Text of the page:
The new Museum of the Bible in Washington, D.C., has been the target of criticism from both conservative Christians and the secular media.
But the institution is receiving major support from Ken Ham, head of Answers in Genesis, the Christian ministry behind the Ark Encounter and the Creation Museum.
Ham spoke out after the Washington Post used the opening of the Museum of the Bible as an opportunity for a hit piece against the Creation Museum.
In an article titled “The ark vs. the covenant: The dramatic contrast between the Creation Museum and the Museum of the Bible,” writers Christa Ballard Tolley and Matthew J. Milliner denounced the Creation Museum and also took the occasion to slam both Republican U.S. Senate candidate Roy Moore and President Trump.
[T]he Creation Museum reveals its approach to the wider world, even relishing the doom awaiting those who disagree with its young-Earth chronology, without which (it claims) the reliability of the Bible collapses like so many dominoes. Its posture – despite resembling the kind of Christianity that upholds Roy Moore at any cost and that our current president has effectively exploited – is not consistent with historic evangelicalism. It is more accurately described as a resurgence of early 20th-century fundamentalism, from which evangelicalism has sought to distance itself since the 1950s.
But Ham shrugged off the suggestion the Museum of the Bible was somehow opposed to the Creation Museum.
“The Museum of the Bible is a good thing,” he said. “Each museum will have its different mission and emphasis. For Answers in Genesis, our mission is creation apologetics and evangelism. The Museum of the Bible (MOTB) emphasizes the Bible’s history and its impact. It’s the belief of the MOTB that its collection of Bible-related items will get visitors talking about the Bible and then by reading it, people may be ministered to by God as He blesses the reading of His Word.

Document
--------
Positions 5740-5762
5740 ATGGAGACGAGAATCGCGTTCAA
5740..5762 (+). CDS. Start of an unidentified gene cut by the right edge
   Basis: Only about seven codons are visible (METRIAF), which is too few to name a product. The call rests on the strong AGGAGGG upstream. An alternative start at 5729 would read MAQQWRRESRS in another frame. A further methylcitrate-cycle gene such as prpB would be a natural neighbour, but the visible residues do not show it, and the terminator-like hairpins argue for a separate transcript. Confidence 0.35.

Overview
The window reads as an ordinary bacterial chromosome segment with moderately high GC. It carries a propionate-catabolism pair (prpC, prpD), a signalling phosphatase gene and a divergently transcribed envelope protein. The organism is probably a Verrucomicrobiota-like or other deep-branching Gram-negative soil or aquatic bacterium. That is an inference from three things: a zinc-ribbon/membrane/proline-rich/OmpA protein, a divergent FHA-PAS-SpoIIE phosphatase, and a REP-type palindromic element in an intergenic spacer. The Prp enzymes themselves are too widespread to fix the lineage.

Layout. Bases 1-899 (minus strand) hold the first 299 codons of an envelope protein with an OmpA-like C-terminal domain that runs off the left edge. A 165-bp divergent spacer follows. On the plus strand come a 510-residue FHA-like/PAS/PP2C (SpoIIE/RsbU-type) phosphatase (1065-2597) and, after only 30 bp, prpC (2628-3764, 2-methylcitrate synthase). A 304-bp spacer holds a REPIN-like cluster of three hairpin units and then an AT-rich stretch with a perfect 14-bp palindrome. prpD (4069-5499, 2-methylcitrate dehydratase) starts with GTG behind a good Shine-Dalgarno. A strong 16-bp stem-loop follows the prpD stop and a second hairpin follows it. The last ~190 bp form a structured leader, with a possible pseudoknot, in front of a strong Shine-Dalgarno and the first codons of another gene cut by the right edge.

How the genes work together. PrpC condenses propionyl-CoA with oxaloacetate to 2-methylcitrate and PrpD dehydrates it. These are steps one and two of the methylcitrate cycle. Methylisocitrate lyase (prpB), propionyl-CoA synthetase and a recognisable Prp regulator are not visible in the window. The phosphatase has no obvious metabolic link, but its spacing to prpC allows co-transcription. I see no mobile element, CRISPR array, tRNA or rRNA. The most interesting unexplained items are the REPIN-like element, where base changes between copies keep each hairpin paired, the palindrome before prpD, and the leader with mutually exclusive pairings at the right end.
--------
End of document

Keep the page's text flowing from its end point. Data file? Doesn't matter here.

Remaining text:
“As museum guests are exposed to God’s Word and to many of the excellent exhibits that present teachings from the Bible, we know that God’s Word will not return unto Him void.”
Ham has already visited the Museum of the Bible and gives it a favorable review.
“The MOTB’s designers and artists have done an admirable job,” he said. “I particularly enjoyed a large exhibit on floor three, depicting the village of Nazareth at the time of Jesus. It really helps you understand what it might have been like when Jesus, the God-man, taught over 2,000 years ago. It makes the first century come alive and is a striking exhibit. Floor four was impressive, too, with hundreds and hundreds of Bible-related artifacts and manuscripts.
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“With millions of visitors coming each year to the MOTB, more and more people will be talking about the Bible again. We pray that more people will crack open their dusty Bibles and read it.”
Perhaps for that reason, a number of left-leaning websites have already denounced the Museum of the Bible. Tara Isabella Burton at Vox accused the museum of undermining biblical scholarship.